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Tuesday, April 22, 2008
Updated: April 23, 10:21 AM ET
Second-round breakdown: Penguins vs. Rangers

By Scott Burnside
ESPN.com

It's not the Sidney Crosby/Alexander Ovechkin matchup many were hoping to see in the second round. Still, this is an intriguing series that should provide plenty of entertainment, not to mention story lines.

The Penguins appear to have taken the lessons learned in their first-round defeat against the Ottawa Senators last spring to heart, banishing those same Sens from the playoffs in four quick games this postseason. The Rangers, meanwhile, also have been maturing, advancing to the second round for the second straight season after ousting the New Jersey Devils in five games.

Both teams look like they are built for the long haul, but, of course, only one will prevail. The two represent contrasts in style with the offensively deep Penguins looking to run opposing teams out of the building, while the patient and disciplined Rangers wait for opposing teams to make mistakes and then pounce. The Penguins are blessed with young, emerging talent like Crosby, Jordan Staal, Kris Letang and Evgeni Malkin, who was a force in the first round, while the Rangers will rely on veterans Jaromir Jagr, Scott Gomez, Chris Drury and Brendan Shanahan to carry the day.

This one should be interesting.

1. The battle down the middle. One of the reasons this series is so compelling is the wealth of talent down the middle. Apart from goaltending, being strong at the center position is perhaps the most important element in a long playoff run. The Penguins have as good a trio as any in the NHL with Crosby, Malkin and Staal, who hasn't enjoyed the offensive numbers he did as a rookie, but is still a premier two-way player and penalty-killing specialist. The Rangers may not have that kind of glamour down the middle, but with Gomez, Drury and Brandon Dubinsky and/or Martin Straka, they are plenty deep.

2. Rust versus rust. Again with the playoff clichés. But the bottom line is, the Penguins finished their first-round sweep of the Sens last Wednesday. The wait will be good for Crosby, who suffered a painful high-ankle sprain in January. The rest also will help veteran Gary Roberts, who missed the final two games of the first round with a groin injury after being effective early in the series. But how long will it take to get the adrenaline level to playoff level? One period? A game? The Rangers, too, have been idle since April 18. Opening at home on Friday should give the Penguins an extra lift, but the first period or two of this series may not rank as classic.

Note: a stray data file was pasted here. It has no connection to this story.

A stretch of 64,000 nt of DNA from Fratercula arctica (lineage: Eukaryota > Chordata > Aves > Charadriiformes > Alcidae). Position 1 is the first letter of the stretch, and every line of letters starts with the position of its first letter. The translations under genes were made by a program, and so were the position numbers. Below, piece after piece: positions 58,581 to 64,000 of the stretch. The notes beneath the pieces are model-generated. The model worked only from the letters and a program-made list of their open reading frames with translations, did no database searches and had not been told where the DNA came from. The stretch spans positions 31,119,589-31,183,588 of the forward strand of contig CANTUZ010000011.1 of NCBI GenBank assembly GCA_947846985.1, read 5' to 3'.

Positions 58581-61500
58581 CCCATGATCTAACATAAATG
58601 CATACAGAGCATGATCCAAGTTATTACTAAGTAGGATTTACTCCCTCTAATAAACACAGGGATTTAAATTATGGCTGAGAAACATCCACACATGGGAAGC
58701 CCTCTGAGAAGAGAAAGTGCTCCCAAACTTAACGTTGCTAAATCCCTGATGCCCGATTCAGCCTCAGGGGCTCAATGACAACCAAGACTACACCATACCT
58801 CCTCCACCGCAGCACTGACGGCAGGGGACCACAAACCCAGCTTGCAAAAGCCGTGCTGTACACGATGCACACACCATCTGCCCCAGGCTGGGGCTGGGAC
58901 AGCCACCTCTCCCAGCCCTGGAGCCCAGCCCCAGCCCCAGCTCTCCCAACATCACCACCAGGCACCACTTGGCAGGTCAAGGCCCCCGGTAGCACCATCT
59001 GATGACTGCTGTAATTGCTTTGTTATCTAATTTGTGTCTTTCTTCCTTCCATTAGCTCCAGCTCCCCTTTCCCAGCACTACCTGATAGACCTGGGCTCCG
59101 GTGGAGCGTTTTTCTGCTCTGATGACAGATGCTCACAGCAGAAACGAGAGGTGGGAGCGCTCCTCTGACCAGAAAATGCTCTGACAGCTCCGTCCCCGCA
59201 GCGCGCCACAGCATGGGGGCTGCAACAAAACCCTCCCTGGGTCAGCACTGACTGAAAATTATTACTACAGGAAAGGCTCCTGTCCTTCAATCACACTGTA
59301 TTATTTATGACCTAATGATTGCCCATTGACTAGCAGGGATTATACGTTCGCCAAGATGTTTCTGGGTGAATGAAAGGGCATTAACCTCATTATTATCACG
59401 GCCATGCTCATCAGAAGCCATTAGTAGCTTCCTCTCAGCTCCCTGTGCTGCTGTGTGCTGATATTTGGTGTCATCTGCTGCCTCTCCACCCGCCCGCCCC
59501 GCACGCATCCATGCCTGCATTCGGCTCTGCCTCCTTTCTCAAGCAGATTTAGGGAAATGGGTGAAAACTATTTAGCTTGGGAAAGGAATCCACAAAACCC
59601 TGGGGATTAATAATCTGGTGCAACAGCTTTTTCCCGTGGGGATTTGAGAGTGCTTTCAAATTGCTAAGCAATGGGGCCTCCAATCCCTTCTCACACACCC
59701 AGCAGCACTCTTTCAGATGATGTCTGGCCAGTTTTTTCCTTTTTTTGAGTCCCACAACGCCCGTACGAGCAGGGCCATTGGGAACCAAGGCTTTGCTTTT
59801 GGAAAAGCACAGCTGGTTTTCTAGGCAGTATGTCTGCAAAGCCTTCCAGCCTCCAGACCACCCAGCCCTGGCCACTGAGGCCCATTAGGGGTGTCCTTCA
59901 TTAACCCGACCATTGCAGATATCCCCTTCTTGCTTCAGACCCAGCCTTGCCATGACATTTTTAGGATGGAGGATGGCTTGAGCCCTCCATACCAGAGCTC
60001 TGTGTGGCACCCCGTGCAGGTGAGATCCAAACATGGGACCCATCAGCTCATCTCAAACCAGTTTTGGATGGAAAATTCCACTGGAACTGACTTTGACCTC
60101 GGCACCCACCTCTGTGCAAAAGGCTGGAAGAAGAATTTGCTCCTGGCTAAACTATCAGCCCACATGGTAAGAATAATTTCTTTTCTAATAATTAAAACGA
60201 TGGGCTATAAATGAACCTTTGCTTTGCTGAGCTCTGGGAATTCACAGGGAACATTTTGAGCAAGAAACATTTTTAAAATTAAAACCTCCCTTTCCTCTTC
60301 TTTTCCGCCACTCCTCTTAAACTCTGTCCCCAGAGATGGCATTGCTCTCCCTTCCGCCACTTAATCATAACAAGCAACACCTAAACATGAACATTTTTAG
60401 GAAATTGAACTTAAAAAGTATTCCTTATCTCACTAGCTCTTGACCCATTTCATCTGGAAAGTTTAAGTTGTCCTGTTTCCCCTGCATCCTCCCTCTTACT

3. Last call for Jags? If indeed this is Jagr's last turn as an NHL player -- the rumors that he already agreed to a contract to play in Russia next season are persistent, if unconfirmed -- the five-time NHL scoring champ appears determined to head out on a high note. Dogged by criticism for most of the regular season, Jagr turned it on down the stretch, and his strong play carried into the first round against New Jersey. The Devils had no answer for Jagr, who had eight points in five games. Will the Pens?

4. Battered blue lines. If the Rangers and Pens both boast impressive offensive tools, most critics would point to the teams' respective blue lines as the chink in their armors. The Rangers lack the offensive force from the back end like a Sergei Gonchar or a true punishing physical presence like a Dion Phaneuf. Still, this group is resilient and well coached. Playing in front of Lundqvist, a three-time Vezina Trophy finalist, doesn't hurt, either. Likewise, the Penguins' defensive corps is both tougher and more positionally sound than some would have you believe. That said, both the Rangers and Pens sailed through the first round against teams that had little offensive punch. Both blue-line corps will face a much sterner test this time around. The difference between bending and breaking may be thin and may also represent the difference in the series.

5. The Senators factor. Were the Penguins that good against Ottawa, or were the Senators that bad? Maybe a little of both. One positive for the Penguins was, regardless of the situation, they didn't change their style of play. They kept pushing as opposed to falling back and trying to protect a lead. Still, the Senators weren't very good and the Rangers are, so there may be a bit of a culture shock for the Penguins in Round 2. They'll have to adjust quickly.

• Marc-Andre Fleury vs. Henrik Lundqvist: It's a bit of a playoff chestnut to suggest goaltenders play each other. They don't, really. But it will be fascinating to see how Marc-Andre Fleury responds after his first playoff series win, facing off against one of the bright lights of the goaltending fraternity in Lundqvist. Three straight Vezina Trophy nominations for Lundqvist and improved play each season in the playoffs suggest Lundqvist gets it. Does Fleury?

• Penguins: Evgeni Malkin has seven points in four games and has been a force. Defenseman Ryan Whitney, a staple on the Pens' power play, has one assist.

• Rangers: Dubinsky is tied with Sergei Kostitsyn for the lead among rookie point-producers in the postseason with three goals and three assists. Fredrik Sjostrom, who came over from Phoenix at the trade deadline, has one assist and hasn't scored in 14 straight games.

The Penguins have the edge in offense, and if Fleury can saw off Lundqvist, they should advance. Penguins in six.

Scott Burnside is the NHL writer for ESPN.com.